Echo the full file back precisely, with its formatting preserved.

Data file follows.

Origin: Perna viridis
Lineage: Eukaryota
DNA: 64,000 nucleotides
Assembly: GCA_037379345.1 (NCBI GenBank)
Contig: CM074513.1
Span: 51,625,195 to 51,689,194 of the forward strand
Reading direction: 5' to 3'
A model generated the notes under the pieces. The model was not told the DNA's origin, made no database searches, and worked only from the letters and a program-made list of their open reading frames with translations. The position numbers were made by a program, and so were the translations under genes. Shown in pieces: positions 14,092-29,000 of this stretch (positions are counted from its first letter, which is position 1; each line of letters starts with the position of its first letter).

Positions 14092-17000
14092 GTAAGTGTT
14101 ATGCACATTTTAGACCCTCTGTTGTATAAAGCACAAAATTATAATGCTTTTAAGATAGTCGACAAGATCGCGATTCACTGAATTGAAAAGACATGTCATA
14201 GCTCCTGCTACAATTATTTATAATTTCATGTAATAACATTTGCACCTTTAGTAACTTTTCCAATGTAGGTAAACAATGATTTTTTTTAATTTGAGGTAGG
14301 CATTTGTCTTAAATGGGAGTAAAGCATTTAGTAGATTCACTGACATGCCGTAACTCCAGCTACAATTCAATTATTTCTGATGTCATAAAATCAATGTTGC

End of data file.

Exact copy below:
Origin: Perna viridis
Lineage: Eukaryota
DNA: 64,000 nucleotides
Assembly: GCA_037379345.1 (NCBI GenBank)
Contig: CM074513.1
Span: 51,625,195 to 51,689,194 of the forward strand
Reading direction: 5' to 3'
A model generated the notes under the pieces. The model was not told the DNA's origin, made no database searches, and worked only from the letters and a program-made list of their open reading frames with translations. The position numbers were made by a program, and so were the translations under genes. Shown in pieces: positions 14,092-29,000 of this stretch (positions are counted from its first letter, which is position 1; each line of letters starts with the position of its first letter).

Positions 14092-17000
14092 GTAAGTGTT
14101 ATGCACATTTTAGACCCTCTGTTGTATAAAGCACAAAATTATAATGCTTTTAAGATAGTCGACAAGATCGCGATTCACTGAATTGAAAAGACATGTCATA
14201 GCTCCTGCTACAATTATTTATAATTTCATGTAATAACATTTGCACCTTTAGTAACTTTTCCAATGTAGGTAAACAATGATTTTTTTTAATTTGAGGTAGG
14301 CATTTGTCTTAAATGGGAGTAAAGCATTTAGTAGATTCACTGACATGCCGTAACTCCAGCTACAATTCAATTATTTCTGATGTCATAAAATCAATGTTGC